Knowledge and perceptions about malaria in communities in four districts of the Central African Republic

BMC Res Notes. 2015 Apr 19;8:162. doi: 10.1186/s13104-015-1124-x.


Background: Implementation of malaria control strategies may face major social and cultural challenges. Hence, understanding local knowledge about malaria helps in designing sustainable community-based malaria control programmes. We designed a pilot survey in communities in the Central African Republic to evaluate recognition of malaria symptoms, perceptions of the causes of malaria and knowledge of key preventive measures.

Methods: This cross-sectional study was conducted in four districts. Households were selected by multi-stage cluster random sampling, with villages (in Lobaye, Ouham and Ouaka) and boroughs (in Bangui City) as first-stage units and households as second-stage units. A total of 2920 householders were interviewed.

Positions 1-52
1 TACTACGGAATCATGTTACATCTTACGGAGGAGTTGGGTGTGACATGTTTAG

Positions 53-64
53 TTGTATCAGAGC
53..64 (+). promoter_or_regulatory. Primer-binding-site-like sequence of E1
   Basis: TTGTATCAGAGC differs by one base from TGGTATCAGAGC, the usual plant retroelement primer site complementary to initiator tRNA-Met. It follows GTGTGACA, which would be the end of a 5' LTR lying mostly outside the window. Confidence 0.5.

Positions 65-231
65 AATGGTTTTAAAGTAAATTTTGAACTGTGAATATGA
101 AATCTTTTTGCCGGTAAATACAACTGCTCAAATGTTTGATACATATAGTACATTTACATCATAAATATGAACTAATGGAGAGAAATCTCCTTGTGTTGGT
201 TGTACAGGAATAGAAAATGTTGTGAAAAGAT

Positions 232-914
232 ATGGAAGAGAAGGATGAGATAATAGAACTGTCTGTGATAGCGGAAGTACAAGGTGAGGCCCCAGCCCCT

Results: Most of the respondents attributed malaria to mosquito bites (65.5%), but less than 50% were familiar with the classical symptoms of malaria. Hygiene and sanitation were the most frequently mentioned methods for preventing malaria (81.1%). Despite the relatively high rate of ownership of insecticide-treated nets (72.1%), community perception of these nets as a preventive measure against mosquito bites was very low (6.5%).

Conclusions: The correct perceptions that mosquitoes cause malaria transmission and of environmental management for prevention are encouraging; however, awareness about the usefulness of insecticide treated-nets for malaria prevention must be raised. This study provided the national malaria control programme with baseline data for planning appropriate health education in communities.

Publication types

  • Research Support, Non-U.S. Gov't

MeSH terms

  • Central African Republic / epidemiology
  • Health Knowledge, Attitudes, Practice*
  • Humans
  • Malaria / epidemiology*
  • Malaria / etiology
  • Malaria / prevention & control